MEATLESS MONDAY: Portobello Pizza–{with Speech Snacks for /p/}


Meatless Mondays were first initiated during both World Wars.  It was a voluntary campaign put into place by the U.S. Presidents during war time asking the American people to do their part to aid the war effort.  As a result, many Americans discovered how much better they felt–eating less meat wasn’t such a bad thing!     Meatless Monday was revived once again in  2003 as a public health campaign,  with the goal of improving overall well being and reducing our carbon footprint.  Today’s “Portobello Pizza” is a great substitute for meat and just as satisfying!

 When ready to use, quickly rinse or wipe off portobellos with a damp towel. If the stems are attached, trim off the bottoms. Never wash mushrooms but if you have to, please use as little water as possible. A clean brush (like a paint brush) or cheesecloth is a good way to clean. Mushroom will absorb most of the water and when you cook them, they will get
very watery.   Click here to view video demo on how to clean a portobello mushroom

Almond Meal is used in place of bread crumbs for this recipe.  Almonds are a nutrient-dense food and a great way of sneaking some healthy stuff into your kids meals and baked goods.Research has shown that almonds lower blood cholesterol levels. 90 percent of the fats in  almonds are unsaturated, and the nuts are high in protein, fiber, calcium,
magnesium, potassium, vitamin E, and other antioxidants. Almonds help prevent osteoporosis and they regulate blood pressure.  I like to purchase bags of almond meal from Trader Joe’s.

Click Here to view the Video Demonstration on Portobello Mushrooms with “speech snacks” for /p/ 


For this recipe, you will need one cup thawed and thoroughly drained spinach, 1 cup almond meal, 1/2 cup parmesan cheese, salt and pepper to taste, 1 egg, 2 cloves garlic and 1 onion–sauteed, fresh basil (if available), extra virgin olive oil

  • Steam (or briefly boil) the frozen spinach (or thaw for several hours beforehand).  Using a clean dishcloth, place the thawed spinach inside it and squeeze it out, removing as much excess liquid as possible.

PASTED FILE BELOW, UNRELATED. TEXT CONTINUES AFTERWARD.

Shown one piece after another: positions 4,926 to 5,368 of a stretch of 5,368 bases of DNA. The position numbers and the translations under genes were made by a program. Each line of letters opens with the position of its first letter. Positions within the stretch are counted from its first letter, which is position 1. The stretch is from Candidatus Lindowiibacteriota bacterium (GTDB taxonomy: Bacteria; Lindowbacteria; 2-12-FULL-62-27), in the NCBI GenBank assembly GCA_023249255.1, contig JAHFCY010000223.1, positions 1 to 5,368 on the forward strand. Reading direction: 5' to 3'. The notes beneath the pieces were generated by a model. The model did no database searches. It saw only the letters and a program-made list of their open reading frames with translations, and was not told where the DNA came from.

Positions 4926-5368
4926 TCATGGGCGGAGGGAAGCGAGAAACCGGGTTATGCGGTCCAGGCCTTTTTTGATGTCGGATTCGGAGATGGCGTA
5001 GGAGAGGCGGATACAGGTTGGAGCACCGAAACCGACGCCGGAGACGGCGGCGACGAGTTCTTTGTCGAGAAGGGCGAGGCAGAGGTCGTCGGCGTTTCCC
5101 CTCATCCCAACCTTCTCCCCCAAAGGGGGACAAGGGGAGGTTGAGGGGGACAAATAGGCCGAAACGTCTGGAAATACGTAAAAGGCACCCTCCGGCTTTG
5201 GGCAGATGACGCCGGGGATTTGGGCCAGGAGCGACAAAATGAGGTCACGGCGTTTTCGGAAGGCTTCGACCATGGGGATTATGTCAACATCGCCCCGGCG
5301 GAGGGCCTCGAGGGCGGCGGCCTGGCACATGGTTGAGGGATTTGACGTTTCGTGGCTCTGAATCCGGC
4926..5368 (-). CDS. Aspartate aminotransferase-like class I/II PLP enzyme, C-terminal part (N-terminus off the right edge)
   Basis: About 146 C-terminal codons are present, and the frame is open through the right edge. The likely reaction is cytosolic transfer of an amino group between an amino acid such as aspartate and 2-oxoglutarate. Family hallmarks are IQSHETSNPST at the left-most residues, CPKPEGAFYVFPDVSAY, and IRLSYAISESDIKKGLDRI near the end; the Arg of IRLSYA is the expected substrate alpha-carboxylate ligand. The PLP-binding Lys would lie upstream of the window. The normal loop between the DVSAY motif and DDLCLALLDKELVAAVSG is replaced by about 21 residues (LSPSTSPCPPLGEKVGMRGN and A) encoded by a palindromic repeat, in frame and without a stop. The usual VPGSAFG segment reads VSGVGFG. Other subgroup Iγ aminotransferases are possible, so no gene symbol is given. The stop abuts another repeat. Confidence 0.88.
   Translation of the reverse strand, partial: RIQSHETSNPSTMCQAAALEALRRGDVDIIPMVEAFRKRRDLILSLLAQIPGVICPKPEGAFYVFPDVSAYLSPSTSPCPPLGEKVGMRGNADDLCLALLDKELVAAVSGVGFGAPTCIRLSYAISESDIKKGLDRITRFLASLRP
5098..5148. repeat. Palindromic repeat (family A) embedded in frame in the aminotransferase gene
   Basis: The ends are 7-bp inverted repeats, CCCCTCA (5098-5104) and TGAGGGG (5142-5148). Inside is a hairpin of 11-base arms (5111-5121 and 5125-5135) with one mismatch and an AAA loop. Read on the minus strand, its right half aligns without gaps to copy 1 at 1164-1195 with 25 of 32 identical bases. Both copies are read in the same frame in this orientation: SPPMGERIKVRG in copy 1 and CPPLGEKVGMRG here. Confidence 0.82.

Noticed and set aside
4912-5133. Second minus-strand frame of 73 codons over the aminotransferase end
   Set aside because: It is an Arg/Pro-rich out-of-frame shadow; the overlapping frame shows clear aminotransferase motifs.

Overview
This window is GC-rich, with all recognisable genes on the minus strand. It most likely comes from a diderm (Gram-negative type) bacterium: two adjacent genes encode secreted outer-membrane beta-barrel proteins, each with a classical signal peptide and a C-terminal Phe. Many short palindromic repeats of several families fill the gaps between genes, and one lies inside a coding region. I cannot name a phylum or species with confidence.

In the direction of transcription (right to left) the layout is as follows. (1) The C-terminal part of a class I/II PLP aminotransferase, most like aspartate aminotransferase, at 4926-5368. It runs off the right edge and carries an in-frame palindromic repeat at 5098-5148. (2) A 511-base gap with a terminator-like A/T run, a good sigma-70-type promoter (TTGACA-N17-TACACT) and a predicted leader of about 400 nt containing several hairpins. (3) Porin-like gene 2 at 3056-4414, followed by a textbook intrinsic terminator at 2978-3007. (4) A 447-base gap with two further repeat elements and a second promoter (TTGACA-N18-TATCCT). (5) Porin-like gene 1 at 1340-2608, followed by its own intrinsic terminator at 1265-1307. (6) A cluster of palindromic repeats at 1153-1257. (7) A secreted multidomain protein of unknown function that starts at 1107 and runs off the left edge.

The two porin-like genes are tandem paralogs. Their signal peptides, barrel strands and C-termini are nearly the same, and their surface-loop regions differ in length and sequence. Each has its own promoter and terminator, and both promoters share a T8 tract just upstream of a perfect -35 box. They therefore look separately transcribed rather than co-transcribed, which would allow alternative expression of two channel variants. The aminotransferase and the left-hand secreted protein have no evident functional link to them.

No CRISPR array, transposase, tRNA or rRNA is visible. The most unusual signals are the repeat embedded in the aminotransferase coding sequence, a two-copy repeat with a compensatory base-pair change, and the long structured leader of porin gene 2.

•  Place spinach in a bowl with Parmesan cheese, almond meal, one beaten egg, finely minced garlic, one chopped and sauteed onion, salt and pepper, fresh herbs.  Mix ingredients thoroughly.
  •  Fill mushroom caps with a handful of mixture and pat into a molded mound in center of mushroom. Sprinkle with a handful of grated mozzarella cheese.
  •  Bake in a 350 degree oven for 20-30 minutes until cheese on top of mushrooms is golden brown.











The /p/ sound is one of the earliest sounds produced by children.  It is master by most children by ages 2-3 years.   I tell my little ones to close their lips first, then to pop their lips open with a puff of air.  I have them hold a small mirror and watch their mouths practice the sound for visual feedback.  I will also hold a tissue in front of their mouth while they practice the sound.  If the tissue moves, it is a good indication that they are producing adequate puffs of air to produce the sound correctly.  We also have cotton ball races across a table, gently puffing air to produce a /p/ as we move our cotton balls.

To see more information on production of the /p/ sound, visit the Tortilla Pizza post.

Like all other sounds, mastering this sound at the syllable level first is necessary before moving on to words, phrases, sentence and conversation levels.

  • To practice this sound with the recipe for Portobello Mushroom Pizza, use the words PUSH, PAT, PRESS, PUT and POUR in your conversation while assembling the ingredients and filling the mushrooms.  Have them repeat these words after you.
  • Some of the ingredients also contain the /p/ sound: PARMESAN, PEPPER,  SPINACH….you can also practice words containing the /m/ and /b/ since both of these sounds are also produced in the same way as the /p/–these sound are called BILABIALS because they use both lips to produce them.  So include words like MUSHROOM,  BASIL, MIX, BLEND into your practice words while making this recipe.
  • Clap out the word POR-TO-BELL-O with your child.  It is a four syllable word and could be a bit of a challenge. Break it down into parts before expecting them to say it without errors in sentences and conversation.
  • COMPARE the crushed almond meal to whole almonds if you have some on hand. Talk about how they LOOK, FEEL and TASTE–how are they the same vs different in the two forms.
  • Talk about the SHAPE of the mushroom.  Name other things that are shaped like a circle to help build vocabulary skills.

Here are some fun children’s books about Mushrooms to read with your kids:

Bamboo & Friends: The Mushroom Ring By Felicia Law.

The Wonderful Flight to the Mushroom Planet by Elanor Cameron

Read this story about two college students who started a healthy foods movement and educated kids about mushrooms 

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